(Editor's Note: Nothing's colder than a heart that's gone metal. Seriously, how am I supposed to see with all of this shampoo in my eyes? If you are looking for an apology, there isn't one. First order of business: Film Stew has wrongly identified Brian Gallagher as the writer of the following Boos! commentary. Brad Orange is a living, breathing resident of Echo Park, California that has worked for this site in some capacity since its inception way back in 1998. Way before Brian Gallagher ever came on board (way to fact check the Internet, dummy!). And B. Alan didn't want to change this article at all. That said, "Yes!" There have been some very interesting responses to this week's Boos! and Whoop-doos!. Blogger Pride is a horrible, rampant disease and the hardcore clickers certainly have a good sense of humor about their own lower class status. With the exception of a few surly mopes, they got the joke. Some didn't, which makes me laugh like a maniac. I love John Campea and his http://www.themovieblog.com/The Movie Blog. Heck, B. Alan even mentioned his excellent live show in last week's column as the best alternative to the new, horrible At the Movies. I was tickled that John took his time to respond in kind to Orange's so-called "article" (as others have put it). And I agree somewhat with his sentiments (except for the big dick paycheck challenge he'd like to engage in with Brad Alan, only because Campea is cash hung like an Indonesian trust fund baby...I say we kidnap him and hold him for ransom right now!). The piece was meant to inspire heated discussions, and that it did. Brad continues to stand by his comments and claims that there is no explanation needed for what he said. I will tell you that this point of discussion sprang out of a conversation where someone said to Brad, "People keep calling me a blogger. And the way they say it makes it sound like they are calling me a dirty (x)igg(x)r." I talked with Brad. He thought this was funny and ran with it. Know, the piece only disappeared from the far reaches of cyberspace for one simple reason. I'll explain: Not surprisingly, the two "African-American" gentlemen of "color" that contacted B. Alan via email (one a blogger, one an old mentor and film instructor from my own alma mater SOSU in Ashland) were quite all right with his use of that most feared and belabored of words. Yeah, that drop of tongue acid so often referred to as the "n-bomb". They actually took the time to read the entire piece, and understood the logic behind the metaphor. And they also found a modicum of humor in it. Basically, the word wasn't used in a hateful way. And its history and rough exterior only helped push the message B. Alan was trying to get across. It was actually a handful of "Powerful" "Rich" "White" people with "Money" that screamed, "Ouch, that word tears out the insole of my eardrum!" They only read the first sentence before sending in their hate mail. Certain ignorant individuals like to pull that fire alarm before finding out where the smoke is coming from. That's certainly what happened here. Sometimes, you have to succumb to outside censorship simply because people are too eager to be offended. They really don't want to take the time to understand why they are being offended, though. Which is just stupid. Sadly, sometimes you have to put your money where your mouth is, and block the hole. So, yes, the following piece has been edited as to not offend those people that hate to see certain words in print (or hear them out loud for that matter; i.e. "The Man"). I have replaced this "so naughty it could make a nasty, heartless whore cry" word with its exact polar opposite. Yes, I have replaced the word with the Caucasian equivalent. And now, I am expecting even more 'cease the hate' emails from Anson Williams and his followers. About FS.net (who has also wrongly identified Brad as Brian Gallagher) chiming in with a comment at the bottom? Too funny! This guy is one of the reasons this particular Boos! and Whoop-doos! was written in the first place. It's a simple known fact. None of us want to be associated with this guy's lazy tactics. That goes for "blogs" and "legit sites" alike. Even Campea pointed out some problems he's had with the guy in the past. Plain and simple, he steals content. Case in point, this week, he took a "buzz" story from Chud, which you can read here, and then rewrote it as his own piece, which you can read here. And he didn't even bother to offer a link. He's also taken registered content from our own Paulington J. Christensen and used it as his own. These are not the typical "news" stories that everyone repurposes and uses. These aren't scoop stories. He is taking unique editorial pieces that are the sole property of the sites they came from. He is then barely rewriting them and selling them as his own original pieces. And then he is making money off of them by buzzing and digging them as his own. He does this quite often. Is he such an ignoramus that he can't differentiate between what is "news" and what is "editorial" content? Like it or not, he has made a lot of people angry. He's like the chicken stealing, watermelon buffet attending horrible caricature of the Blog world that gives "blogging" and "bloggers" a bad name. Funny thing is, Brad didn't identify him by his last name or his actual site. But Alex, along with his other blog friends, has ratted himself out as the subject of ridicule. Again, sort of funny. The problem with FS.net is that he doesn't ask questions when at a roundtable, set visit, or press conference interview. But he has no qualms about posting the outcome as his own content. When asked by another Internet writer why he does this, FS.net stated proudly, "I don't ask questions." And then went on to claim it was a policy of his. Hmm? And people wonder why there's a problem with this guy. I, personally, didn't know who Alex B. was until someone pointed him out to me one day. At the few events where he has been present, he comes on like a shadow man. Lurking about, not saying a word. Aside from his lofty site control techniques and his inability to conjure up any original content of his own, he seems like a "nice" enough guy, though. He has a friendly face and I, personally, like quiet people. But I can completely see why he has become the "kicking bag" amongst movie sites like ours and others. I also think his complete lack of film knowledge has something to do with the reason why people are upset with his presence as a so-called "movie expert". I'm not sure what to think of the guy. I've never engaged the man in actual conversation, and as far as I am concerned, he is nothing more than some faceless "dirty blogger" roaming the Internet. Now, on with the slightly edited (I only change one word; you'll know which one) original Boos! and |boldWhoop-doos!. Sorry it took me so long to edit it, I didn't know it was in such high demand.)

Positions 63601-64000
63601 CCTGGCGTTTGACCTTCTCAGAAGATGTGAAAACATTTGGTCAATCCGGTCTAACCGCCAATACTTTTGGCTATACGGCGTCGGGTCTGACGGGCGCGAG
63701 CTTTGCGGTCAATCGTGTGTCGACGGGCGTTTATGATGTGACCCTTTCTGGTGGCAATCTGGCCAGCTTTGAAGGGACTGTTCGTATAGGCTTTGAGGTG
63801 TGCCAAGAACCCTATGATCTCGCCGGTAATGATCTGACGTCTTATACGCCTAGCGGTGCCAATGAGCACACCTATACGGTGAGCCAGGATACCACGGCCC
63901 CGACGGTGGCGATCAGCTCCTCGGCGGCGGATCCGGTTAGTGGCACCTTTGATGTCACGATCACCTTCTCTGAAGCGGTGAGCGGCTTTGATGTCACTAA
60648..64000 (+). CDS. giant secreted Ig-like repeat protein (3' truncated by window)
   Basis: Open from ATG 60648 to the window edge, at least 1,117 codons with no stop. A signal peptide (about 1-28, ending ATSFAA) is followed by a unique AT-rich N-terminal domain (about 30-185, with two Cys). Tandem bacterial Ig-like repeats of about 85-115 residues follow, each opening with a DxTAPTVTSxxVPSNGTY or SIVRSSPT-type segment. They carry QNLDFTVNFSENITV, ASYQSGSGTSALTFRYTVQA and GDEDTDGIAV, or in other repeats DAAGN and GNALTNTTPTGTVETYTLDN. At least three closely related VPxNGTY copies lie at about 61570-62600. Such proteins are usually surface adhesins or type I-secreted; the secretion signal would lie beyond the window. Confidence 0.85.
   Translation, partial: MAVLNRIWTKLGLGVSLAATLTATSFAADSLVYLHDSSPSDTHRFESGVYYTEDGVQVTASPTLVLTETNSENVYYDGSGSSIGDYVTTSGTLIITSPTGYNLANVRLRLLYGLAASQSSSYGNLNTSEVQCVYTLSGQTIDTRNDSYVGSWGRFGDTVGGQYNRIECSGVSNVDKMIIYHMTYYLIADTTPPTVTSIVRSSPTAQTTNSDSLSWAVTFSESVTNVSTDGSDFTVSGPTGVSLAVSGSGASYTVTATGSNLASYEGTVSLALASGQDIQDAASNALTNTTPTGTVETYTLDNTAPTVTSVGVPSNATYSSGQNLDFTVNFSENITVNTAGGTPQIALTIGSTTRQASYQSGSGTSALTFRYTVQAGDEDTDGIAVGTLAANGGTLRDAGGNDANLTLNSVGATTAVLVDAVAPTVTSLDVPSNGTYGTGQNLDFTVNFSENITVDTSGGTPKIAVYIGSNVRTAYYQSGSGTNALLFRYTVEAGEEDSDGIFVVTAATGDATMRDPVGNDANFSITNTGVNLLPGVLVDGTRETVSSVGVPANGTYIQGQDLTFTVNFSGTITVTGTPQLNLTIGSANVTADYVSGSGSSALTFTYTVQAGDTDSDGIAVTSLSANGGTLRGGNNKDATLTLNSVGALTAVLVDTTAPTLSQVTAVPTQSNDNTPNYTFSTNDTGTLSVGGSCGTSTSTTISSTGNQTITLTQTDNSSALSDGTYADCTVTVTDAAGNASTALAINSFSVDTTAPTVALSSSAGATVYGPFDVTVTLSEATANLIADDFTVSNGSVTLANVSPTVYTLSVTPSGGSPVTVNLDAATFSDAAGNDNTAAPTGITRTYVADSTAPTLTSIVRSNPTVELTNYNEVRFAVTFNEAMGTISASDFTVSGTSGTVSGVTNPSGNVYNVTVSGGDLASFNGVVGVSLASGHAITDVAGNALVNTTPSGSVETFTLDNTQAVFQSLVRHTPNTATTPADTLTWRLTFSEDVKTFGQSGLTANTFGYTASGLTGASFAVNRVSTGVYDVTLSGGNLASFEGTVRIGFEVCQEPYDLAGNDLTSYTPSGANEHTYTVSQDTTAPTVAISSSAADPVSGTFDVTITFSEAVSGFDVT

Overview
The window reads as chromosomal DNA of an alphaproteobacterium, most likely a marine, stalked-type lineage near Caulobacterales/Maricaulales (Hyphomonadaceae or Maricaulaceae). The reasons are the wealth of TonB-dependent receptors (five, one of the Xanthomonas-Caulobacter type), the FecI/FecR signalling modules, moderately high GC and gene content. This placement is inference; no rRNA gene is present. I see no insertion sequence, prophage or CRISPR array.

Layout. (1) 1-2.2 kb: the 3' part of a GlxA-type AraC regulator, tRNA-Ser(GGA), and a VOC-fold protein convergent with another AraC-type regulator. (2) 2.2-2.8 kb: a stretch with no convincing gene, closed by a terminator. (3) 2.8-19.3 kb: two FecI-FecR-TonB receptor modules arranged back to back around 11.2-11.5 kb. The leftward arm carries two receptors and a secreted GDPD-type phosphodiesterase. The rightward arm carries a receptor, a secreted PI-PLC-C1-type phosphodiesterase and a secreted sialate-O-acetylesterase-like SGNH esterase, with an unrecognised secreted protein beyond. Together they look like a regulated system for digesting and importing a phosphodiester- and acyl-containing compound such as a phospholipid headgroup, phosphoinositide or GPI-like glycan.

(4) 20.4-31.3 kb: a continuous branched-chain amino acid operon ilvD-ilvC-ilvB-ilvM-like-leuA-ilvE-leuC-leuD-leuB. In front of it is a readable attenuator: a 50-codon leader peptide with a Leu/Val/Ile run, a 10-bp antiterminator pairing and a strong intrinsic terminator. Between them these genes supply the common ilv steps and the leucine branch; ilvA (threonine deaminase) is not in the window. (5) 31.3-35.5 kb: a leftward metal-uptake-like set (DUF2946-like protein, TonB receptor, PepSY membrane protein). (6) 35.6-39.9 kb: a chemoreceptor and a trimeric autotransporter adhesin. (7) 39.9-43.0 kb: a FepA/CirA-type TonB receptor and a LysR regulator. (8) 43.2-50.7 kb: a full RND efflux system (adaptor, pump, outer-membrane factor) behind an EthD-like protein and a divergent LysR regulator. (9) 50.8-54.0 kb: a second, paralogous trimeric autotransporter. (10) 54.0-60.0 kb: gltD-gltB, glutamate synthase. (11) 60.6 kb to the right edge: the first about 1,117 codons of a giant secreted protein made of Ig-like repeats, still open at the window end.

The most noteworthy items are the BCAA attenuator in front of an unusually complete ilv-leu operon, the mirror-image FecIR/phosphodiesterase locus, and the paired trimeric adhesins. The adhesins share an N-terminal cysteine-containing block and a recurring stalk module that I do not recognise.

The word blogger? Boo!